The top part of the button unit was printed on out Flashforge Creator pro at 200-micron layer height using Flashforge branded translucent PLA. At this layer height and in this orientation, it took us about 7 hours to print each piece. Note this time is a result of our settings and the speeds we print at. Your print time may vary. If you’re wanting a faster print time you can instantly reduce the required time by increasing the layer height from 200–300 microns, this will reduce your print time by around 50% meaning you can print this same part in 3.5 hours.

To assemble this section all you need to do is remove the switch section from the button section by gently twisting the two apart. Be careful here as all that aligns and secures the two pieces together is 2 small pieces of plastic which can easily be broken and if broken could render your button inoperative. Once you have the switch removed unscrew the retaining nut from the main button body. You then simply insert the button into the enclosure and tighten the retaining nut back up securing the button to the enclosure and once again very carefully reattach the switch component.

The bottom part of the button enclosure was also printed on our Flashforge at 200-micron in the same Flashforge translucent PLA. It printed without support and takes about 2 hours to print in this orientation.


The feet for the button unit were printed using unbranded TPU rubber on our Flashforge at about 25mm/s, taking about 20 minutes each to print at 200-micron. This part is quite literally just a small ring of rubber which is designed to both reduce the parts ability to slide on a surface but also absorb some of the impact of high velocity button pushing that one would expect in this type of situation. These rings can simply be attached to the base using adhesive or simply hot glue.


The top part of the host controller unit was also printed using Flashforge clear PLA at 200-micron layer height. It takes about 7 hours to print at these settings.

Note that this enclosure is not built to be as tough as the other sections since it is designed to be used by the host who we expect wouldn’t be likely to be quite as excited as the players. This also want this enclosure to light up the colour of the winning player, which means we needed to diffuse the light through the walls of the enclosures. Thin walls enable us to make the light appear brighter.

The bottom part of the enclosure was printed in clear Flashforge PLA on our Flashforge creator pro at 200-micron layer height. The part prints perfectly fine without any supports and takes about 2 hours to print in this orientation and layer height.

Overall printing time

As you can no doubt tell the printing time for this device is actually quite momentous requiring a total of 12 parts. Five parts, which take 7 hours to print, five parts that take 2 hours and two parts that take about 20 mins. This makes the total print time for this project to around 45 hours. However, once you have everything printed, the construction only takes a few hours.


The good news is that there is only one way to test this device and that is to play it. We dusted off our old trivial pursuit board game and modified the rules so that the person to hit their button first got to answer the question. We can confidently say that the buttons are capable of surviving some severe rough play with excited adults. The project needs 5V to operate. You can connect your own 5V regulated power supply or power from an available USB power source.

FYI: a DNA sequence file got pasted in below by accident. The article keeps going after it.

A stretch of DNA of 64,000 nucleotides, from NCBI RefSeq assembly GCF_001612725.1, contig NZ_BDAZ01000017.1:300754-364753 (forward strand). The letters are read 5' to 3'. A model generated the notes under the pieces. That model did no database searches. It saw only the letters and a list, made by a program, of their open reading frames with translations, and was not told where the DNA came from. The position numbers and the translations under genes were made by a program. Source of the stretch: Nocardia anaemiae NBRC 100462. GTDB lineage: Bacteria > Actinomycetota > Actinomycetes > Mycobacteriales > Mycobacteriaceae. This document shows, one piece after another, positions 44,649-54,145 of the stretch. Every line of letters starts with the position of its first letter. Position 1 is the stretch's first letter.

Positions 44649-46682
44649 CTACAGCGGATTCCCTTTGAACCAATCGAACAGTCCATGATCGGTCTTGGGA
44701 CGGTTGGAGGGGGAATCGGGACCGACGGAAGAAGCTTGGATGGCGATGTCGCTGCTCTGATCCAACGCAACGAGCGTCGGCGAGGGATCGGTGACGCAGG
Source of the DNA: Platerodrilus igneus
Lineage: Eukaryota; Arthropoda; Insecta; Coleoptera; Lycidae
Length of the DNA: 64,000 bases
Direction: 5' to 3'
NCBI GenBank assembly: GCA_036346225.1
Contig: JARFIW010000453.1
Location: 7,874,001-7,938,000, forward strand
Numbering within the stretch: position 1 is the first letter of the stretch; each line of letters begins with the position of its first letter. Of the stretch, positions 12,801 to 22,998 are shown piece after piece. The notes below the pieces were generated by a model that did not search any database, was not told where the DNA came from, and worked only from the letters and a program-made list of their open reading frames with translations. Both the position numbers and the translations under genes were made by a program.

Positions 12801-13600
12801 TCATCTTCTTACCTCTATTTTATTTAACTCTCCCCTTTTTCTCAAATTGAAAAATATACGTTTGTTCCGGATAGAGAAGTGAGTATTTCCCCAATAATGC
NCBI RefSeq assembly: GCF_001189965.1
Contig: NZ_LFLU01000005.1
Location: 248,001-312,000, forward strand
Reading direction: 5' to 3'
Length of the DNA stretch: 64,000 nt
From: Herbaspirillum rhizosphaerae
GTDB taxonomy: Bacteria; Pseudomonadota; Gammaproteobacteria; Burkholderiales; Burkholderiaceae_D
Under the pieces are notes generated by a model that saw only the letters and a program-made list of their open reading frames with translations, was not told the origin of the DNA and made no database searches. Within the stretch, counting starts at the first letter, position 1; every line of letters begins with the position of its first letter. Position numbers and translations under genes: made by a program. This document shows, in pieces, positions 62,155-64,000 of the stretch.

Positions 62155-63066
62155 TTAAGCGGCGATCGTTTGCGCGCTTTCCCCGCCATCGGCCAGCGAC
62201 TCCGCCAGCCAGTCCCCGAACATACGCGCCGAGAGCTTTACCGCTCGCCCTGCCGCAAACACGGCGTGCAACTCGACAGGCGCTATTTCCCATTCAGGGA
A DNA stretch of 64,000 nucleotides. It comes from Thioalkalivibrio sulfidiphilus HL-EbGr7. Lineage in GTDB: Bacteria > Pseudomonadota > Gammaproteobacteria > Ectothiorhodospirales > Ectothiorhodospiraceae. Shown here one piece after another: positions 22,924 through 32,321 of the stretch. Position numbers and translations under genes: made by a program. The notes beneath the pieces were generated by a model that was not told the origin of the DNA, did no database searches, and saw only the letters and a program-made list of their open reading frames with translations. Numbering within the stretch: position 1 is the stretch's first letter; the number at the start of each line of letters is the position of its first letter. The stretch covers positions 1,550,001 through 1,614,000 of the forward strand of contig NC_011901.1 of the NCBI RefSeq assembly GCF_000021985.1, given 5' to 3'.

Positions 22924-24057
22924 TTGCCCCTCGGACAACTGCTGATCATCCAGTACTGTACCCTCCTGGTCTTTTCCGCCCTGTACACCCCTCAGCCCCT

For our build, we soldered a USB cable (with its plug cut off) directly onto the UNO board. If you do the same, we recommend you secure the USB cable inside the case using a cable tie. This strain relief will prevent damage to the UNO if somebody accidentally pulls on the USB cable.

Testing the project is straightforward. Once power is applied, you can hit any of the player buttons. The button should illuminate and the same colour should be shown on the host controller. You press the host controller button to reset, ready for another game button to be pressed.


There are a few modifications one can easily make to this project to make it substantially more convenient. One awesome idea would be to add a display to each of the button units and a correct or incorrect button to the controller unit. This way the host can press a button to indicate a correct or incorrect answer in which the score is tallied and displayed on each players button. This functionality would be pretty simple to implement however the cost would be substantially more and may put it outside the scope of many people, thus we opted to keep it nice and simple.

Another possible modification would be to add randomisation to the button polling process. As it stands currently the buttons are polled in the same pattern each time. Ie check button 1, check button 2, check button 3, check button 4 and repeat. It’s unlikely due to the speed of the program but still possible that this rotation could favor the first button in the case that two people answer at the same time (due to the time it takes the microcontroller / Arduino to operate a while loop). A solution to this would be to add a level of randomisation to the polling rotation. This way no one player is given any advantage no matter how slight ie microseconds.

To do this we could store the four button addresses in an array and shift the array one address left or right on each loop of the program. This would mean each button had the chance to be read first and each button equally had the chance to be read last, thus, negating any potential inequality in the polling process. Of course, this added code will also slow down the process which isn’t ideal.

Finally, another modification would be to add some audible indication to the buttons giving them a buzzer feel. This could be done using a MP3 shield for the Arduino UNO in conjunction with a speaker, this would give you the ability to add very unique buzzer sounds to each individual button.